Industry to lose champion


Say what you will about Sen. Arlen Specter, D-Pa., and his party-hopping ways – he's been a champion for the HME industry.

Here are some excerpts from recent stories in HME News that highlight Specter's efforts to help the industry with preserving the first-month purchase option for standard power wheelchairs and delaying and/or eliminating competitive bidding:

  • On Dec. 6, Sen. Arlen Specter, D-Pa., filed an amendment to preserve the first-month purchase option for standard power wheelchairs. The amendment, which the industry helped craft, would allow CMS to treat purchases like rentals and collect money back from providers, but only if beneficiaries use their wheelchairs for less than 13 months.
  • A group of eight Republican senators (including Specter) plans to send a letter to Michael Leavitt, secretary of the Department of Health and Human Services, asking him for a personal meeting to discuss the program's status and next steps. The senators argue that the department must address certain "widespread issues," including bidders who may have been unfairly disqualified, before moving forward.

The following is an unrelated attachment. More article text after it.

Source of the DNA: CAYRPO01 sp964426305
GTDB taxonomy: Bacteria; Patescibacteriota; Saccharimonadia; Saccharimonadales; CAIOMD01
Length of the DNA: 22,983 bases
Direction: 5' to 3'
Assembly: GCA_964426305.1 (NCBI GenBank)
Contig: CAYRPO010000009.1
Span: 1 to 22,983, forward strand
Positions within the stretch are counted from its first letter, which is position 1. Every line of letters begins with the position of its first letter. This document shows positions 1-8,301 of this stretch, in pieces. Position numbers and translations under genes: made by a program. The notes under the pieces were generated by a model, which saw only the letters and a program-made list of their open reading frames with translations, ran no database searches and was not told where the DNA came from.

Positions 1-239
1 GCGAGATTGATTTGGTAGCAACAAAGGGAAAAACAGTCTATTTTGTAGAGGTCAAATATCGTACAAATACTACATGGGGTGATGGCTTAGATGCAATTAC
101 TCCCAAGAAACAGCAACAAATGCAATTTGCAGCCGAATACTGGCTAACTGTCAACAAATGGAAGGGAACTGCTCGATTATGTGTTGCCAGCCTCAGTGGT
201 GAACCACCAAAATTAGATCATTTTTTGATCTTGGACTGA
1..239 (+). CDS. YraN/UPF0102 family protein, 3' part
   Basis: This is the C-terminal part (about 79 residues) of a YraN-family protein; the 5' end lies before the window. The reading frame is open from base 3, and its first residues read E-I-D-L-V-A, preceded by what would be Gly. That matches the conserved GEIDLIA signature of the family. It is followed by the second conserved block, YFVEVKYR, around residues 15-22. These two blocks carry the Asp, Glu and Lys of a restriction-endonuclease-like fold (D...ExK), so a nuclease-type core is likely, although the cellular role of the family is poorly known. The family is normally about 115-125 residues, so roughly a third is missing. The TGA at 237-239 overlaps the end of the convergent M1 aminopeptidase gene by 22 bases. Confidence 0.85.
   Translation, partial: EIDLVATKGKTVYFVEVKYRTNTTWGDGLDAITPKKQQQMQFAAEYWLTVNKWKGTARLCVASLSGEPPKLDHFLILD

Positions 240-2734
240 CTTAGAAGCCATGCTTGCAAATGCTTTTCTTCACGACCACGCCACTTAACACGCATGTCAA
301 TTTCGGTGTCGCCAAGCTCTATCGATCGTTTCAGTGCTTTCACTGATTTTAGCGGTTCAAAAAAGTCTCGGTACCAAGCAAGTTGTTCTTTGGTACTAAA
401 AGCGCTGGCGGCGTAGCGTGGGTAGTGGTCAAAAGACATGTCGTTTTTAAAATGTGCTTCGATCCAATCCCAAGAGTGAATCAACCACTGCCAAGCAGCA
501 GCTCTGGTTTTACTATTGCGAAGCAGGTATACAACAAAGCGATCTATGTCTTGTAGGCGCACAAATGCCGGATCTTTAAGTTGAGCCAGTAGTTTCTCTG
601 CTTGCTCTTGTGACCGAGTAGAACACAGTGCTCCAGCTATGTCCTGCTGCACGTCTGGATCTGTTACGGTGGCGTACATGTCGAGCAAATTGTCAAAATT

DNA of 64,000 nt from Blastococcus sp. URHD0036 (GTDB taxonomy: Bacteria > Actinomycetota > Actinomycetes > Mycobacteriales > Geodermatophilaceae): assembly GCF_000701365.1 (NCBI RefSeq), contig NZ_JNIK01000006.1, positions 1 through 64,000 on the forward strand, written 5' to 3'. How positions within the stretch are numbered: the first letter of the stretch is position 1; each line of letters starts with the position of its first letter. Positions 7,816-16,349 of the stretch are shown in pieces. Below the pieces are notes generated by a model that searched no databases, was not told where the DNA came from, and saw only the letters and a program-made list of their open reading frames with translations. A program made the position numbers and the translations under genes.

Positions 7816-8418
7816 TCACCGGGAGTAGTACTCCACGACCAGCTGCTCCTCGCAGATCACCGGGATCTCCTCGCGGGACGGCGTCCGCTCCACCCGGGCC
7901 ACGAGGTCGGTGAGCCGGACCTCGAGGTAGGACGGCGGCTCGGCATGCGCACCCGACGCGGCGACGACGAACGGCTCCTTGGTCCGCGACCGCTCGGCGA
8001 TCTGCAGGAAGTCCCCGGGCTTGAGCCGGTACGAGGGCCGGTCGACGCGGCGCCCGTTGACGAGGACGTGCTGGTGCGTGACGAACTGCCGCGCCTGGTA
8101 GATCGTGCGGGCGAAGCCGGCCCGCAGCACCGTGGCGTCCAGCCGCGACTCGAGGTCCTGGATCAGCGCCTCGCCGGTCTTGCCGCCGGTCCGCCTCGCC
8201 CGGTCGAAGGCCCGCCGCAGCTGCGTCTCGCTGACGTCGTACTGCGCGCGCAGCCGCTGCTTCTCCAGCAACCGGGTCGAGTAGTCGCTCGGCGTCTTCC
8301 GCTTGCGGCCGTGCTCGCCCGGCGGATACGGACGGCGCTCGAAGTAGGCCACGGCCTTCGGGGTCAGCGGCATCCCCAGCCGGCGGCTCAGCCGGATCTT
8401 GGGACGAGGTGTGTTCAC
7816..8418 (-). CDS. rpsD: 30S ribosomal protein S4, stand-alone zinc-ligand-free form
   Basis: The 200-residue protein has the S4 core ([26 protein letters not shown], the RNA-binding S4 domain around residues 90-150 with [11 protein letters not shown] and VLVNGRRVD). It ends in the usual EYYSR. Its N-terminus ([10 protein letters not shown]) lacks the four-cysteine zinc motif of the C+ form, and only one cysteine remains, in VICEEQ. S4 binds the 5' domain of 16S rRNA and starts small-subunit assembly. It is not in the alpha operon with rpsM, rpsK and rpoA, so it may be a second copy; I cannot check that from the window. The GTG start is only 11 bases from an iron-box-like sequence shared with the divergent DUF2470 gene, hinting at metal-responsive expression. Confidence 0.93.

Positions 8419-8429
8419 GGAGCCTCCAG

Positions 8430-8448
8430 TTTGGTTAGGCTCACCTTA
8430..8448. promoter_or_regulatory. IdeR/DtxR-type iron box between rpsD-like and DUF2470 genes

• Three senators (including Specter) and four representatives sent strongly worded letters to the Department of Health and Human Services last week, asking Secretary Michael Leavitt to delay national competitive bidding. All the letters referenced concerns about bidders who may have been disqualified unfairly and the short 10-day window for singing and returning contracts.

(An aside: What happened to these letter writing campaigns, anyway? It used to be that we'd get word of several a month. These days? Not so much.)

Unfortunately, Specter was defeated by Rep. Joe Sestak in the Democratic primary earlier this week.

So where does that leave the HME industry?

"He will be in office through the end of this year and he will continue to be an industry champion," said Seth Johnson, vice president of government affairs for Pride Mobility Products.

Good point. The first-month purchase option is scheduled to be eliminated Jan. 1, 2011, so if that's business that the industry isn't able to take care of this year, it's probably not going to take care of it all. Same goes for competitive bidding, which shares the same kickoff date.

Let's hope Specter plans to include delaying the first month purchase option and eliminating competitive bidding as part of his swan song.

Liz Beaulieu